When this Rural Route is delivered to you, we will be in the midst of policy development season. Many districts and counties have their policy development meetings scheduled with some that have already taken place. As a grassroots membership organization, the policy initiatives that direct the work of Wisconsin Farm Bureau Federation and American Farm Bureau Federation come from county Farm Bureau members like you. This process is the backbone of our organization and gives members a voice by either bringing forward resolutions or in partaking in the voting process.
The first step is for a county Farm Bureau member to bring forward a resolution that includes suggested changes or new policy to be added. The county must then vote on that resolution. All resolutions that are passed on the county level are then sent to the state Policy Development Committee.
The state committee is made up of 14 members. There is one representative from each of the nine Farm Bureau districts as well as one member each from the Dairy, Young Farmer and Agriculturist, Promotion and Education and the Volunteers for Agriculture committees. As WFBF Vice President, I round out the committee and serve as the chairperson.
The state Policy Development Committee will meet in early November to review resolutions submitted from the county Farm Bureaus. During this process, they will work to identify which section those items are most relevant within the WFBF policy book. This book will go out in draft form to those serving as voting delegates at the upcoming WFBF Annual Meeting for review.
During the business session at our annual meeting, these voting delegates will then choose to leave the changes in place or discuss updates that they feel are better suited. After each policy item is debated, a vote is taken to determine whether a majority of delegates support the proposal.
When the delegate session adjourns, the WFBF policy book is finalized for that year. This policy book is what will guide the WFBF Board of Directors and staff as they advocate for our members on the local and state levels.
The process continues with WFBF submitting federal policy items to AFBF to be debated at their annual convention. In a similar fashion, the delegates will debate and approve policy that will guide AFBF leadership and staff.
As part of AFBF, you may think that WFBF aligns with all national policy positions passed at the AFBF Annual Convention. For the most part, this is the case but there are times that due to differing situations across the country that a state Farm Bureau has a different policy position than AFBF. This doesn’t happen very often, but there is a process in place where state Farm Bureaus can ‘dissent’ from AFBF policy if deemed necessary. This allows us to remain a grassroots organization the gives directives from the local level up to the federal level, not the other way around.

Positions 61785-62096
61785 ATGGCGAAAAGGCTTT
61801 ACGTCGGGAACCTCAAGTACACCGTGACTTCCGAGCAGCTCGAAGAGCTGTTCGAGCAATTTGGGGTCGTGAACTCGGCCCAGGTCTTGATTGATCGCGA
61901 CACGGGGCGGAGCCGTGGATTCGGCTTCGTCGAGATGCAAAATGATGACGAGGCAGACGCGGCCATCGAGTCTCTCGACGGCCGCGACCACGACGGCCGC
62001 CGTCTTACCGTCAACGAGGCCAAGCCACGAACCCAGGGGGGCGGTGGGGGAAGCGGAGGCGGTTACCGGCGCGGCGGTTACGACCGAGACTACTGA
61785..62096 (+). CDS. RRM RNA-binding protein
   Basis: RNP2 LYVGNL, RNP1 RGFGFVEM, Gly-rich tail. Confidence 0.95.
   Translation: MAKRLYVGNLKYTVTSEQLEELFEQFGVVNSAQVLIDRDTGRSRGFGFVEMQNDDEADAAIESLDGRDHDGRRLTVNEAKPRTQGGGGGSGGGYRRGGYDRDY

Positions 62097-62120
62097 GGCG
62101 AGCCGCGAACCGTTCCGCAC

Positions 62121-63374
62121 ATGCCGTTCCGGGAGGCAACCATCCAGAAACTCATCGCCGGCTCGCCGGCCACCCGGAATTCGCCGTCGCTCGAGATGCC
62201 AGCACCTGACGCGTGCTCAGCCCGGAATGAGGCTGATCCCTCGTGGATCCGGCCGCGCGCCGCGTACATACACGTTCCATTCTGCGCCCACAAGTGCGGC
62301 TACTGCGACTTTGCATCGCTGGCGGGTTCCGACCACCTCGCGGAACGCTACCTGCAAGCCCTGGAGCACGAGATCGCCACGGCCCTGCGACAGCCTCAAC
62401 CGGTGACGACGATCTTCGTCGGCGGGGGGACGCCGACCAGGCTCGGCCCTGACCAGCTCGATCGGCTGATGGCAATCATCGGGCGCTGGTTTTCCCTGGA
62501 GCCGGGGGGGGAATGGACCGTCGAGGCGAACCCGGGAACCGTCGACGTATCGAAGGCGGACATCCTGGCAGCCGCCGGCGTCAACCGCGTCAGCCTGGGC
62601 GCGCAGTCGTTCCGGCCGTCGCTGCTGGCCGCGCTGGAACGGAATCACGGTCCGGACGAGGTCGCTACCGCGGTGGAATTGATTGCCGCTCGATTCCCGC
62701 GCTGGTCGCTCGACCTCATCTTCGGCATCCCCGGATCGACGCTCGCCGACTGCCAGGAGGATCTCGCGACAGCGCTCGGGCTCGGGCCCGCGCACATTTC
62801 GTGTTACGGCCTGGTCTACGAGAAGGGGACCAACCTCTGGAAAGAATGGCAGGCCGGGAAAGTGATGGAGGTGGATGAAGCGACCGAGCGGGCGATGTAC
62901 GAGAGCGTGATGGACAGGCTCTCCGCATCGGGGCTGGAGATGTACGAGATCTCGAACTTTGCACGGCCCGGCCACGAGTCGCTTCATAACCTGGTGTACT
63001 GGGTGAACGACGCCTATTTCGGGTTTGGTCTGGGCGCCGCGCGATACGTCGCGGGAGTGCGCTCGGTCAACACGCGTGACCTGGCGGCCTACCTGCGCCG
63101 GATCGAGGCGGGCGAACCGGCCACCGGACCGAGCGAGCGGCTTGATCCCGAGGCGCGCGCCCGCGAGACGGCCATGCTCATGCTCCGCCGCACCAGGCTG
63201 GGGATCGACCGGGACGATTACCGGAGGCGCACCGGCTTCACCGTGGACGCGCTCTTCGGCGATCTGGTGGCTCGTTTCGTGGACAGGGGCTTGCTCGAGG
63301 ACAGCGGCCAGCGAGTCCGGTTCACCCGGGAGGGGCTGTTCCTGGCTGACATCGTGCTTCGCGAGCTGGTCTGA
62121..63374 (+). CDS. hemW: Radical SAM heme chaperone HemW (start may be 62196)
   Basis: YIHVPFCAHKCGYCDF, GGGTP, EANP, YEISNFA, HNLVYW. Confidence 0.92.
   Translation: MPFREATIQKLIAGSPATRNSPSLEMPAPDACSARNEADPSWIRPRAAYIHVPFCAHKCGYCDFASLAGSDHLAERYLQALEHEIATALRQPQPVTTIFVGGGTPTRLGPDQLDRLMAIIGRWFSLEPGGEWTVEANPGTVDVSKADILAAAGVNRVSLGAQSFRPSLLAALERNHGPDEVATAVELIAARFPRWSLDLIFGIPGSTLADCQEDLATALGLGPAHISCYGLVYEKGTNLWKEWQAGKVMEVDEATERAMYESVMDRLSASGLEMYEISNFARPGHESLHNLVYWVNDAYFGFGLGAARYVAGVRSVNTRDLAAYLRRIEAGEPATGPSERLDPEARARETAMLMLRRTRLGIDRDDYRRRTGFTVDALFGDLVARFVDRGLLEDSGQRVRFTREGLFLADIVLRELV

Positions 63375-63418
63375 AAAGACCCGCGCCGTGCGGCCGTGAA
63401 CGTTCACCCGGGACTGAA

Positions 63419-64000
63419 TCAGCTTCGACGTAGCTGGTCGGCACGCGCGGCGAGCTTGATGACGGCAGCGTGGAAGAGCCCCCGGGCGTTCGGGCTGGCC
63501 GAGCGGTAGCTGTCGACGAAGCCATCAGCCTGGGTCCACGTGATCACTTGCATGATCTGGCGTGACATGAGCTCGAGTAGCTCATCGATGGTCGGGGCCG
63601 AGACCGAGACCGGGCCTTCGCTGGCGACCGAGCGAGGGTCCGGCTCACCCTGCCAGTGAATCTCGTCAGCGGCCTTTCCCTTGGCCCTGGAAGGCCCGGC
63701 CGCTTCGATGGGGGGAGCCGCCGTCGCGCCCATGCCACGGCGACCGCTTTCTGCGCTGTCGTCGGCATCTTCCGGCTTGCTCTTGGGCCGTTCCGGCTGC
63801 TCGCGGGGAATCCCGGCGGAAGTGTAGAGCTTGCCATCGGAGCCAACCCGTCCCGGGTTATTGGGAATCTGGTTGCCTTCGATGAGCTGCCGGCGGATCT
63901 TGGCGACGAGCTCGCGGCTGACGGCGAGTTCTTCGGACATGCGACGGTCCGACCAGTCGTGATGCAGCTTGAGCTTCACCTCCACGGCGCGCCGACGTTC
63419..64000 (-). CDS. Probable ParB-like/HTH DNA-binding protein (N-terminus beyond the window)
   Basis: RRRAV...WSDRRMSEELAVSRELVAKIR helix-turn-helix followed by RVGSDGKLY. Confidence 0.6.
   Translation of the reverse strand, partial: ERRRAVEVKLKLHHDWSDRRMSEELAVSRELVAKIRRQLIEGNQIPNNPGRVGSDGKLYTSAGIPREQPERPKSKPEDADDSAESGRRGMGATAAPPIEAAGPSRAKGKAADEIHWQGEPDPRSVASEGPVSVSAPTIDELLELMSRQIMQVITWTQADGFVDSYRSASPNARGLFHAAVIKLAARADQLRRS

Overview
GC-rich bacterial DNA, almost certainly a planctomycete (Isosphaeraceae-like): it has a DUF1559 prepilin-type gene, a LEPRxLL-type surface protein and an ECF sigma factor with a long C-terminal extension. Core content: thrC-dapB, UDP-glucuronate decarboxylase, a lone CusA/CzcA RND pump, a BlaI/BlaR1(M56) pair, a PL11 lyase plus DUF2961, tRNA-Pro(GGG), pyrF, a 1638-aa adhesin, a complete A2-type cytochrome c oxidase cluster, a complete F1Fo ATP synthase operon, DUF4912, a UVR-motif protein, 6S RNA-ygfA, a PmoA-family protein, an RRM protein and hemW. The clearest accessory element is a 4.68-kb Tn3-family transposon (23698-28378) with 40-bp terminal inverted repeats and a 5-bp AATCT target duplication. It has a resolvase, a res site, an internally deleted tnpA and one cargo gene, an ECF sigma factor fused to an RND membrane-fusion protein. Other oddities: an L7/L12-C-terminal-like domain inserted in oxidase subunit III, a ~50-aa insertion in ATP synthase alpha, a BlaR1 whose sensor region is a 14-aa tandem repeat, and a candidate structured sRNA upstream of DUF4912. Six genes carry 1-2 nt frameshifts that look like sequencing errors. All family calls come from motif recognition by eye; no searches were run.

Written out like this, the process seems simple and for the most part it is, but it takes many hours behind the scenes in debating and compiling information to determine what our organization stands for.
I am personally passionate about the policy development process because it is what makes our organization strong. We represent more than 47,000 members across the state who all have different wants and needs. We aren’t a commodity group, so our broad reach across all of agriculture would make it difficult for staff or state board members to determine where to stand on policy items. Our grassroots policy development process is a fair way for diverse voices and experiences to be shared, debated and considered.
As we head into the heart of policy development season, I urge you to be present at your county or district policy development meetings and let your voice be heard. We are a membership organization led by our county members. Your voice is vital to the success of our organization not just in the short-term, but for many years to come.
Now is the time to share your voice.
Dave Daniels serves as the District 1 Director on the Wisconsin Farm Bureau Federation Board of Directors. Daniels is one of the owners of Mighty Grand Dairy, LLC in Kenosha County.
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